11 Reasons Why Flickr, Not Facebook, Is the Place to Put Your Photos

11 Reasons Why Flickr, Not Facebook, Is the Place to Put Your Photos

What’s the best way to put your pictures on the Internet these days? There are at least two answers to that question.

If you’re just asking which photo sharing service is the most popular, then Facebook is the hands-down winner. People upload roughly 350 million photos to the social network every day.

Snapchat isn’t far behind, at 150 million photos per day. (The difference being that Snapchat photos are hidden—but not deleted, it turns out—up to 10 seconds after you open them.) Instagram, which is owned by Facebook, is in third place with 40 million new photos per day.

But if the question is which photo site is the best for annotating, curating, storing, and otherwise managing your photos, the answer is definitely not Facebook. It’s Flickr. I’ve been using the service since 2004—even before it was bought by Yahoo—so I speak from experience.

Measuring by sheer upload volumes, Flickr lost out to Facebook years ago. Flickr users upload a measly 1.4 million photos per day. Mary Meeker, the prominent Internet analyst now at the venture firm Kleiner Perkins Caufield & Byers, dramatized the difference in a bar chart from her Internet Trends report this week; Flickr appears as a tiny yellow sliver atop a column dominated by Facebook, Snapchat, and Instagram.

The lesson seems to be that for most people, the act of sharing a photo is more important than the photo itself. This means Facebook’s sheer reach, with more than 1 billion active users worldwide, gives it a huge advantage. On top of that, years of neglect on the part of Yahoo’s higher-ups meant that Flickr missed out on fundamental changes like the social and mobile revolutions. Things got so bad that I wrote a column in 2011 wondering what comes after Flickr.

But change is in the air. Yahoo’s new leader, Marissa Mayer, thinks Flickr is cool and has sent more resources its way. In December the company finally released an iPhone version of Flickr, which has won much-deserved praise, and this week it followed up with an Android app. Flickr just overhauled the design of its flagship website, making it far easier for users to browse photos. And most astonishing of all, Yahoo announced this week that all Flickr users will get a terabyte of photo storage space, free.

A terabyte is a ginormous amount of data. When Google informed the world back on April 1, 2004, that Gmail users would get 1 gigabyte of free e-mail storage, most people dismissed the extravagant figure as an April Fool’s joke. A terabyte is 1,024 gigabytes—enough to store half a million photos at the 6-megapixel resolution of most smartphones. A hard drive with that much space would cost you $70 to $100.

So here’s my point: Flickr is back. Which is great, because Facebook is a terrible place to store and manage your photos.

Flickr's new photo browsing interface

Flickr's new photo browsing interface features big, scrolling collections of images that fill the browser window.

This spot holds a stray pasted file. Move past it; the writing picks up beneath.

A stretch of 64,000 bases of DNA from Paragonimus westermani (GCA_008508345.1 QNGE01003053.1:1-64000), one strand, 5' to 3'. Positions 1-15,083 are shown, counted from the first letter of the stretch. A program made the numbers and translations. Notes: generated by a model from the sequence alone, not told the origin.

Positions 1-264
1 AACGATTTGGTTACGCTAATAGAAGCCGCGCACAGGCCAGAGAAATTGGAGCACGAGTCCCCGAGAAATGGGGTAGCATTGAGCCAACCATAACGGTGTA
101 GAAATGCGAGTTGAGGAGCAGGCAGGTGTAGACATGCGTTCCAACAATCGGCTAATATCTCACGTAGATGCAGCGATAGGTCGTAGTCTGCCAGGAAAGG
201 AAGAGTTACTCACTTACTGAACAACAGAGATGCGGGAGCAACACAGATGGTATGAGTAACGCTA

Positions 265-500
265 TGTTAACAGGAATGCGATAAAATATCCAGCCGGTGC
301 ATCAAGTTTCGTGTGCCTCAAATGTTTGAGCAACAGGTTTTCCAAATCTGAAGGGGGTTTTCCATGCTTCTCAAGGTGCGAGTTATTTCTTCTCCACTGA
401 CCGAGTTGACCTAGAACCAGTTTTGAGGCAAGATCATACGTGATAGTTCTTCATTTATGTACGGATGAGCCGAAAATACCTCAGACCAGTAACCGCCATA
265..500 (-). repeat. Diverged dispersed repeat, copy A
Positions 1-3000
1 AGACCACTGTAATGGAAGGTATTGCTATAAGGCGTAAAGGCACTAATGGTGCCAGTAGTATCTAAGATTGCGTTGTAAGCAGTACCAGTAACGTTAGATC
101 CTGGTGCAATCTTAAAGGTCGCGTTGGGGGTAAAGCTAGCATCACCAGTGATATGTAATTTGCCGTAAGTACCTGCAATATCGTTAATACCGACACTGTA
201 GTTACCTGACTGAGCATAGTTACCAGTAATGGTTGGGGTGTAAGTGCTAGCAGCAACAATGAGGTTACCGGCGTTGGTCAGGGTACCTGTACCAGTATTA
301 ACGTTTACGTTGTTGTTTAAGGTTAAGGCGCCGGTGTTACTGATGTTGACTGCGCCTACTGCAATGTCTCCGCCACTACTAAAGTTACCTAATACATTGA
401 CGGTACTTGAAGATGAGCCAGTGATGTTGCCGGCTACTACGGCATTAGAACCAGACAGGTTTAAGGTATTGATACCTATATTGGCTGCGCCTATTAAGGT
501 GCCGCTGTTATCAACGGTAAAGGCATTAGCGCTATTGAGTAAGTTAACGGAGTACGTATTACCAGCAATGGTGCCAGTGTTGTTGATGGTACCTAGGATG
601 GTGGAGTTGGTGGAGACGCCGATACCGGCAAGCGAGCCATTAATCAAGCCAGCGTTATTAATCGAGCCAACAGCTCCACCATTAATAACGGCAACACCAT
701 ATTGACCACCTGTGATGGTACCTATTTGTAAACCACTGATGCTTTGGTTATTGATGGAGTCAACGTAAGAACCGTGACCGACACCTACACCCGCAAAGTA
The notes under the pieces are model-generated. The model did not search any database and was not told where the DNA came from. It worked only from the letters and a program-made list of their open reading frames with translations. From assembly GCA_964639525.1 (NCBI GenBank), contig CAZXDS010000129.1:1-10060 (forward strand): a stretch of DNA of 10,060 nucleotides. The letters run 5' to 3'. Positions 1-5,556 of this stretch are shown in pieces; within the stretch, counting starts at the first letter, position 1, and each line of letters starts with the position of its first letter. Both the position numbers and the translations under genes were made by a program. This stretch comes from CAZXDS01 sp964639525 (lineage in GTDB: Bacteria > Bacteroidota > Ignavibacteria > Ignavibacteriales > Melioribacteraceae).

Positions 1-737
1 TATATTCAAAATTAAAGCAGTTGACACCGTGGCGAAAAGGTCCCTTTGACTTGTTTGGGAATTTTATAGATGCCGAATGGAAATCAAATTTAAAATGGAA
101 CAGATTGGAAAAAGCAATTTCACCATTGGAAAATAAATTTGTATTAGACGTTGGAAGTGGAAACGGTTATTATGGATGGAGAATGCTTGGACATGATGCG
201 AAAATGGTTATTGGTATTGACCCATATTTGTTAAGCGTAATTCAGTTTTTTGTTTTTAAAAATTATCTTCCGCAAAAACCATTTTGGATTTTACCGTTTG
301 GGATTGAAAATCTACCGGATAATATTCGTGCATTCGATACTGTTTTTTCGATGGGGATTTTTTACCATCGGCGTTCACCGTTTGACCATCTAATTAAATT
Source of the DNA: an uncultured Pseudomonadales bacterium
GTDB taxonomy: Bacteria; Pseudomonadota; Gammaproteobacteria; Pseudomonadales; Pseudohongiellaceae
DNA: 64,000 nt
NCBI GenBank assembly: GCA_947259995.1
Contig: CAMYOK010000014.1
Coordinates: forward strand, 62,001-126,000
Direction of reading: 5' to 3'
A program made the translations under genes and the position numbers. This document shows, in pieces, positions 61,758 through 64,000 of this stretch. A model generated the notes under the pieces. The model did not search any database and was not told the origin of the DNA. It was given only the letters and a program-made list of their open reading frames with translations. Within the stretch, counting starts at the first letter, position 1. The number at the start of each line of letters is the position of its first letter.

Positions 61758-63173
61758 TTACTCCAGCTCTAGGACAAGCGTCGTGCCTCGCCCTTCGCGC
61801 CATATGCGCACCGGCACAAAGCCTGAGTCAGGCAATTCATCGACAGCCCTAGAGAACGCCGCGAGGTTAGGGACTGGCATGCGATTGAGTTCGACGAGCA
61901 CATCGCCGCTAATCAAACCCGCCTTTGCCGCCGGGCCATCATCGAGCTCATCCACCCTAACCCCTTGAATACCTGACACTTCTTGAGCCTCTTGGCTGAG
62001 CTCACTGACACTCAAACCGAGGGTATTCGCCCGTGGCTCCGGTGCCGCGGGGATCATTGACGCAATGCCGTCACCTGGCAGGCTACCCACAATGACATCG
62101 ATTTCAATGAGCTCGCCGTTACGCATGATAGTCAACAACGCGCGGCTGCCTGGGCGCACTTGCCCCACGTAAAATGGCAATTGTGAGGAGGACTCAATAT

Don’t get me wrong. It’s okay to throw the occasional photo up on your Facebook timeline. If your picture is pretty or funny or provocative, it’s bound to spark some conversation, which doesn’t happen so much on the other photo-sharing services (with the possible exception of Google+). A couple of days ago I posted a picture of my dog modeling as a fur hat. It immediately drew a couple of comments and 19 likes.

But sharing is the only thing Facebook is good for. Once a photo slides off the bottom of your timeline or your friends’ news feeds, you might as well kiss it goodbye. If I had to describe Facebook’s tools for curating and managing older photos, I’d place them somewhere between “nonexistent” and “incredibly frustrating.” In fact, one of the great puzzles in Silicon Valley today is why Facebook, with its vast wealth and its army of engineers and its hundreds of billions of photos, has put so little effort into building decent tools for creating, editing, and browsing photo albums.

It’s probably because a photo, to Facebook, is just a vessel for social interactions. The one thing Facebook makes sure you can do pretty easily with your photos is tag the other Facebook users who appear in them. Still, it seems like a missed opportunity.

Maybe Facebook will get its photo act together someday. Meanwhile, here are 11 good reasons to use Flickr, not Facebook, as the default online home for your digital photos.

1. Flickr stores and displays your images at full resolution. Facebook compresses them by as much as 80 percent, resulting in a huge loss of information and detail. For serious photographers, this is the single biggest reason to avoid Facebook.

2. Flickr’s redesigned website showcases big, beautiful versions of your photos on endlessly scrolling pages. It’s vastly superior to Facebook’s photo albums and a huge improvement over the previous Flickr design.

3. You can easily share your Flickr photos back to Facebook—or Twitter, Tumblr, Pinterest, WordPress, Blogger, or LiveJournal.

4. Both Flickr and Facebook are ad-supported, but so far, Flickr’s ads are a lot less obtrusive and creepy than Facebook’s.

5. Flickr offers easy drag-and-drop tools for uploading photos and organizing them into albums (they’re actually called sets). Uploading photos to Facebook is much more tedious.